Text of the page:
Amid much discussion about rising labor costs in China, and debates about whether it’s now better to consider re-shoring or near-shoring to perhaps Mexico, it’s important to remember that China isn’t just a source of labor. Indeed, it’s also a quickly growing market.
So, for instance, Trevor Miles had an interesting post yesterday, in which he wrote that from a supply chain perspective, the question that needs to be discussed isn’t “How do we get goods to the West from China?” but instead, is “How do we design, market, and manufacture goods to satisfy demand in China and India?”
Just how large is this potential Chinese market? A Knowledge@Wharton article from the Wharton School of the University of Pennsylvania, explains that a quarter of a billion people have migrated from the countryside to the cities of China in the last 25 years, and rising incomes are now driving the expansion of the middle class. Thanks to SupplyChainBrain, by the way, for leading me to the article—which goes on to say that by 2025, China’s middle class is expected to number 612 million, or 76 percent of the population. That will be up from 43 percent in 2006, according to the McKinsey Global Institute. Eventually, that segment will be spending an ever greater portion of their annual income in stores, says McKinsey.
Many of the changes taking place in China are common results of rapid industrialization. For example, rising incomes, urban living, better education, postponed life stages, and greater mobility are exactly the types of changes that took place in Japan during the 1950s and 1960s, and in South Korea and Taiwan during the 1980s.
Interestingly, until now, multinational companies operating in China faced a choice: to target only mainstream and affluent consumers or to stretch the brand to serve the value segment of the population who have a lower amount of disposable income, says a CFO.com article that originally ran on McKinsey Quarterly. Those companies taking the first course could more or less maintain the same business model they applied in other parts of the world, without needing to de-engineer their products, according to McKinsey. But in taking that approach, they limited themselves to a target market of 18 million households. Companies that chose to serve the value category benefitted from a much bigger market--184 million households—but their products had to be cheaper, they were forced to adapt their business models, and profitability was lower, McKinsey also notes.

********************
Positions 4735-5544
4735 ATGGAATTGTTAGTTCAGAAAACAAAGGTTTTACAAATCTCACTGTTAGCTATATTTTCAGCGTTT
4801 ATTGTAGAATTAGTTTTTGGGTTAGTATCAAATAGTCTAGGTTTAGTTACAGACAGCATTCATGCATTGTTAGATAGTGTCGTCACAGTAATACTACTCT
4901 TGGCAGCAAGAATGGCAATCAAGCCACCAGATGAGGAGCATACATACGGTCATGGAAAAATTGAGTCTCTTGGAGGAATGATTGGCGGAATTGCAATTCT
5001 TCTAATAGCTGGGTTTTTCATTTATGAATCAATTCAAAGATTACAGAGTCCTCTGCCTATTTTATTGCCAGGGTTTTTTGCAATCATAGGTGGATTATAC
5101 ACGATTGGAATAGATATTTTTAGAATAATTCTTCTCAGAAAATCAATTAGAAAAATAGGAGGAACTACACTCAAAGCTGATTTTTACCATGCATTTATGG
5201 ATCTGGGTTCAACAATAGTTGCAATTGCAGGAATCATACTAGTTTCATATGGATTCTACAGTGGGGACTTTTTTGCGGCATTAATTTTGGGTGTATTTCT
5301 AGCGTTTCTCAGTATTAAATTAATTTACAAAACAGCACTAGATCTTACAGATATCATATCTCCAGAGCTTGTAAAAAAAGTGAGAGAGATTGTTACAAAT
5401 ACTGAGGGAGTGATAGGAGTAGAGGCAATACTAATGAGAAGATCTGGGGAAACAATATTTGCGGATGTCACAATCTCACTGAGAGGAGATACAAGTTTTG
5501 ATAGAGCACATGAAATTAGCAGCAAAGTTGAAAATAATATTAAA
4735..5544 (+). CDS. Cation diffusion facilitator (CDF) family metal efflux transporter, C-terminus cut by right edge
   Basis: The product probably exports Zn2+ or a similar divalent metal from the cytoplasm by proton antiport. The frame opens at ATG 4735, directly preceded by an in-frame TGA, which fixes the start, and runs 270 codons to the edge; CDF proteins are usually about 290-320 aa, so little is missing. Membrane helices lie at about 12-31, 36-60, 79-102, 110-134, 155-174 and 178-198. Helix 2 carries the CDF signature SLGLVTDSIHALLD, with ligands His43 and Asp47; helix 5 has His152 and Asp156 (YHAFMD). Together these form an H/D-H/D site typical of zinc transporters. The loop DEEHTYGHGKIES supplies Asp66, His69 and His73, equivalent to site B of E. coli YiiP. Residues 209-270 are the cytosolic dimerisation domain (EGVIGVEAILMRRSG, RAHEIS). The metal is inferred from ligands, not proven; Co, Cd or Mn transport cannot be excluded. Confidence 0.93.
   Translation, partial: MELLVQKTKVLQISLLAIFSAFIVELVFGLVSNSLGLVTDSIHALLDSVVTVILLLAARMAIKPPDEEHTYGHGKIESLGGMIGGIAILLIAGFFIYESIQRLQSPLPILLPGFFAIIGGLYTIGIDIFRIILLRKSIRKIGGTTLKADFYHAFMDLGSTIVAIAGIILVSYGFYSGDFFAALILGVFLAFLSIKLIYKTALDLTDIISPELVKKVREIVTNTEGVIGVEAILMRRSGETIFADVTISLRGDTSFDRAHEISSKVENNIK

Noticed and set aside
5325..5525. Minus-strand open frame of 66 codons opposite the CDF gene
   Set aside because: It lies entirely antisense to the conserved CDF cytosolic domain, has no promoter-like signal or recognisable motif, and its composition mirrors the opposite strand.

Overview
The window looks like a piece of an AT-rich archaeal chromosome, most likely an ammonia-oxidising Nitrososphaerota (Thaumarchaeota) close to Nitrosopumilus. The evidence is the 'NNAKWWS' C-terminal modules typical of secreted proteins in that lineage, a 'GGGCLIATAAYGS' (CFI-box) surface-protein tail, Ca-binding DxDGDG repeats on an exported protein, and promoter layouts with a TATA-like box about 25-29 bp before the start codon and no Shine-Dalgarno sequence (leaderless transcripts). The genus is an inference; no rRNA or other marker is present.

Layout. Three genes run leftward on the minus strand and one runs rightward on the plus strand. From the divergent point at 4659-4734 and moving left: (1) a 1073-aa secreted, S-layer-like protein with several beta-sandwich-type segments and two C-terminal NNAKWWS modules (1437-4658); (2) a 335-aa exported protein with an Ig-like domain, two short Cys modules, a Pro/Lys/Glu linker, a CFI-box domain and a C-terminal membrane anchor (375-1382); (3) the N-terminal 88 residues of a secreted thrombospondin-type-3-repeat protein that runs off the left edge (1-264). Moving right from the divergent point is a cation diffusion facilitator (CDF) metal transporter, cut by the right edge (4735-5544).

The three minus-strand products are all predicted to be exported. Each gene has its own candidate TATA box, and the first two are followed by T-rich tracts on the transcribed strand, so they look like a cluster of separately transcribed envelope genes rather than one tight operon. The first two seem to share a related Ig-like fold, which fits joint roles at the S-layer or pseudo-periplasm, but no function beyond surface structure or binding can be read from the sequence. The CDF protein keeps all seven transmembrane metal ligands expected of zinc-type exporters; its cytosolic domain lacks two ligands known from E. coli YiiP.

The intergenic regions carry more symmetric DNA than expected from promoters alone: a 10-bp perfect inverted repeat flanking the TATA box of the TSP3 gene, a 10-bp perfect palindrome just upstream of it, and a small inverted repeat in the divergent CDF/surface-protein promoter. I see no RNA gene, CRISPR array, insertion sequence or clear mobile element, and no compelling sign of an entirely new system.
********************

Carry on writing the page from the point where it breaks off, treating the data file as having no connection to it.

That’s all changing, however, due to the rapid growth of a middle class. Indeed, because the wealth of so many consumers is rising so quickly, many people in the value category will have joined the mainstream market by 2020, McKinsey forecasts. In fact, mainstream consumers will then account for 51 percent of the urban population, but their absolute level of wealth will remain quite low compared with that of consumers in developed countries. Even so, McKinsey estimates this group—approximately 167 million households, and close to 400 million people—will become the standard setters for consumption because they will be able to afford family cars and small luxury items.
So the question then becomes, how best to reach that rapidly expanding market? Obviously, there will be an impact on manufacturing, but also on the way regional divisions operate since China is such a large country with regions that are considerably different. So while an argument can be made for re-shoring or near-shoring some operations, this also may well be the time to expand operations in China.